Final Fantasy 5 is one of my favorite games. It is the single greatest influence that made me interested in pixel art- the number and variety of sprites for each of the five main characters is overwhelming. It’s a rare gem and the final collaborative effort between many titans of the JRPG world. A Kotaku writer, Chris Kohler, published a book about the development of Final Fantasy 5 told through via a young American’s journey to experience a game that would not see an official North American release until 7 years after the original Japanese release.

Summary: Final Fantasy V by Chris Kholer is a rosy, nostalgic trip that gives love to a woefully overlooked gem of a video game. The entire book reads like an extra-long Kotaku article (such as Jason Schreier‘s excellent Final Fantasy Retrospectives), and the book can be comfortably read in one or two sittings. The kindle price-point is perfect. Readers who remember playing the SNES Final Fantasies in the early nineties will pour through it and demand more while younger readers or those unfamiliar with the series may struggle.

More Details: The book kept me smiling throughout the entire read. I read it cover-to-cover during a cross country flight, and the writing kept me involved and invested. This is due in part to the fact that Mr. Kohler and I have similar experiences with Final Fantasy 5. We are about the same age, and I remember clearly having a lot of the same frustrations detailed in the main narrative. I remember the disappointment when I heard that there was a whole, new Final Fantasy game for the Super Nintendo that those stupid Square executives refused to bring over to America. I remember the dawn of ROM emulation in the mid-1990’s and the struggle to translate a bunch of unreleased gems such as Final Fantasy V, Seiken Densetsu 3, and Live A Live. Plus, I almost certainly used Chris’ original gamefaq that helped players brute force their way through the Japanese version of the game. All of these items make up the major threads of the book, and I could empathize with the writer’s own personal journey through these developments. The love for role-playing games and feeling of triumph when major obstacles (such as finding an videogame import shop during the early days of the internet) was infectious to me as a reader because the story could have easily been my story with a few small alterations.

I do have concerns that those who are a generation or so younger than me will not connect with these major sections of the book. This raises a major concern that Mr. Kohler struggles with throughout the book. The level of detail is inconsistent in places where some parts are plainly written with newcomers to the series in mind while other sections are written using assumptions and terms that only those that have played Final Fantasy 5 and a few of the other main Final Fantasy staples would understand. The book seems unsure who the intended audience is supposed to be.

The most engaging parts of Kholer’s Final Fantasy V are the sections that draw from interviews with the Square team members that designed and built Final Fantasy V. There are some shocking revelations about the production pressures that forced the team to create a game from scratch at a breakneck pace when compared with modern standards. Long-time fans will really enjoy the technical discussions about how the two writers essentially wrote the game through rounds and rounds of one-upsmanship or how the director used simple mechanics to force the players to feel certain emotions. As a reader, I ravenously tore through these sections, but they ultimately add up to a small portion of the text. These sections end and suddenly jump back into the writer’s personal narrative right at the moment when they start getting really interesting. If the intended audience is long-time fans, they will be left wanting more depth and detail here because it contextualizes and expands their understanding of a game that they already love. This in-depth intimacy with minor plot points may not penetrate to those who haven’t played the game in a decade or two.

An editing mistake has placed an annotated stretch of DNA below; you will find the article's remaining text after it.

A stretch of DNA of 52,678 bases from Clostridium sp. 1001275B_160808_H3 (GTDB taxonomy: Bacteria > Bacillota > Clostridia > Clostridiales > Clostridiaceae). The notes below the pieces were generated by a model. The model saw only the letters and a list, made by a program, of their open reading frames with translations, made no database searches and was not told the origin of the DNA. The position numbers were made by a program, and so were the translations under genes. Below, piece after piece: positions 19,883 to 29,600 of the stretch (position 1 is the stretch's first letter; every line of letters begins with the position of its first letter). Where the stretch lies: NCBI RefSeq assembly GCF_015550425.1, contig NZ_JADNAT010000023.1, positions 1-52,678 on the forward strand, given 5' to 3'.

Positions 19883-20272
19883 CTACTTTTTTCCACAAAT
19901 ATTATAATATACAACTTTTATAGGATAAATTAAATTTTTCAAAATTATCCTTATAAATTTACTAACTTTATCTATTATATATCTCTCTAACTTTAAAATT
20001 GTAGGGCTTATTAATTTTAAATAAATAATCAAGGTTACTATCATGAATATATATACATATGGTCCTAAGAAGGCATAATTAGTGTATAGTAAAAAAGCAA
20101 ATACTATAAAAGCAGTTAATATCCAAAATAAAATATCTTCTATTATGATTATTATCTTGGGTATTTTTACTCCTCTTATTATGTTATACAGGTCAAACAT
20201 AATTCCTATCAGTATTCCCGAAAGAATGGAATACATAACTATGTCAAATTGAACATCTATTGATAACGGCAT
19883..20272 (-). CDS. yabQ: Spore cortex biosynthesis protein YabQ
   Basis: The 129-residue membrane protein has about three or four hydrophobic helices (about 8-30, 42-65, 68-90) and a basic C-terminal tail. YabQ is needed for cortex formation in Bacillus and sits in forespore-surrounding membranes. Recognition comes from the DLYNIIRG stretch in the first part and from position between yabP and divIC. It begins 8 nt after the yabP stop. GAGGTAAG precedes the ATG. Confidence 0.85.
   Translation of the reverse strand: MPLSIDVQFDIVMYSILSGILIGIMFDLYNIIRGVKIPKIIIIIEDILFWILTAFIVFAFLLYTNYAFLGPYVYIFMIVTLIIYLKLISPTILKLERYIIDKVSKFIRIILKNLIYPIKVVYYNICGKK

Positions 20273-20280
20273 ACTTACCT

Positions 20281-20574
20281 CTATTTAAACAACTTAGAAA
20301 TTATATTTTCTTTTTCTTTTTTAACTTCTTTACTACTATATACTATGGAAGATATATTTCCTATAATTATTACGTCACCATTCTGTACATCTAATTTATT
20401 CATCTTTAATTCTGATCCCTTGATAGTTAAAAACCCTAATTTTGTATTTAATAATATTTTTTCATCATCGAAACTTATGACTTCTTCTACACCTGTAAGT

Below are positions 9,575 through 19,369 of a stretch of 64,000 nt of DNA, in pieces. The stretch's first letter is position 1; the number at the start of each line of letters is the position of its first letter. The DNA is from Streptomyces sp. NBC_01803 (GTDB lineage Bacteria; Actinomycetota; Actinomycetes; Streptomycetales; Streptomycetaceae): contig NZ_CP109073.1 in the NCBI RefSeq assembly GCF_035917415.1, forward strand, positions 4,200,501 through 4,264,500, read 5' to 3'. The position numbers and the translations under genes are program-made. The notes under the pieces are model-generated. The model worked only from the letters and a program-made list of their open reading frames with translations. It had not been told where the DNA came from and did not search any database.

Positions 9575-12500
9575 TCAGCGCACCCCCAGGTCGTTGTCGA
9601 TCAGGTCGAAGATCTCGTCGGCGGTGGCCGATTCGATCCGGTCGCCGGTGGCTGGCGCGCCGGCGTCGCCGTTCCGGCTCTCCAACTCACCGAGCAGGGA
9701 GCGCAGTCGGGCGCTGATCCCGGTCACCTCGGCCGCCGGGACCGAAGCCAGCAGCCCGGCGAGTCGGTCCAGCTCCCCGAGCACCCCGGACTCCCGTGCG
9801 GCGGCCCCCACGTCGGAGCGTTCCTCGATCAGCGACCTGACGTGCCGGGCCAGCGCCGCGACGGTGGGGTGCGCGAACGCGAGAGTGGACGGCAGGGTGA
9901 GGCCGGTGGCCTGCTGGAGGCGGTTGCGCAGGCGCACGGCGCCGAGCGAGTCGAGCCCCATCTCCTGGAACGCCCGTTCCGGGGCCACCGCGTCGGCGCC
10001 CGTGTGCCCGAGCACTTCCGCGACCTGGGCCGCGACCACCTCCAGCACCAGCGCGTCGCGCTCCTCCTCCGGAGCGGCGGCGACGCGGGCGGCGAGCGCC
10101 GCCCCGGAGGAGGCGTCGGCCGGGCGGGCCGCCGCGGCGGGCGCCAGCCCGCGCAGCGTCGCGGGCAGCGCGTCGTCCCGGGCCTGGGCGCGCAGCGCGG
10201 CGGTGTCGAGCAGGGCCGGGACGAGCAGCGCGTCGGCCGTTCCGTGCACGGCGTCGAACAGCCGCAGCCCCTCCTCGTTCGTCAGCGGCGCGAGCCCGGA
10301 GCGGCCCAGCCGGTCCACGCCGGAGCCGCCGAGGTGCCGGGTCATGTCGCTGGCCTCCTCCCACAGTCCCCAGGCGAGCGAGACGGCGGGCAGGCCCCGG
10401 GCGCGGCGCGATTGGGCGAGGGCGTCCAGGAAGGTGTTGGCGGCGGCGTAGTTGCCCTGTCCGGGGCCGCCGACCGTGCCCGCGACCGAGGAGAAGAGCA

Other readers have mentioned that it feels like the book misses an opportunity to dive into the ROM hacking scene of the mid-nineties- such as how teenagers solved the problem of translating the Final Fantasy 5 rom through trial and error. However, I think this was a wise decision to keep the focus on the development and decisions that made the game great.

One of the highlights of the book is a late section that describes the online community that created the Final Fantasy V Four Job Fiesta– a charitable event where players beat Final Fantasy 5 by strictly limiting the types of jobs/classes that can be used. For a long time player like me, this portion was fascinating because these limitations show how well thought-out and flexible the game’s systems were made. I won’t get into too much detail here, but it was captivating to understand how far a dedicated Bard player could go. The designers of Final Fantasy 5 had an understanding of their game that was deeper than I ever could have appreciated. I am grateful that this book was able to shed some light on this design process.

Final Fantasy V by Chris Kohler is a fun book, but I will recommend it only for those that still have a fresh memory of the game’s characters and plot points. The game itself is not too difficult or lengthy. Play the game first as an apéritif. If you don’t get indigestion, move onto the book as a main course. Final Fantasy 5 needs more love and attention. If you haven’t played it yet, please give it a chance. The game is lightning in a bottle, and we may never get something like it again.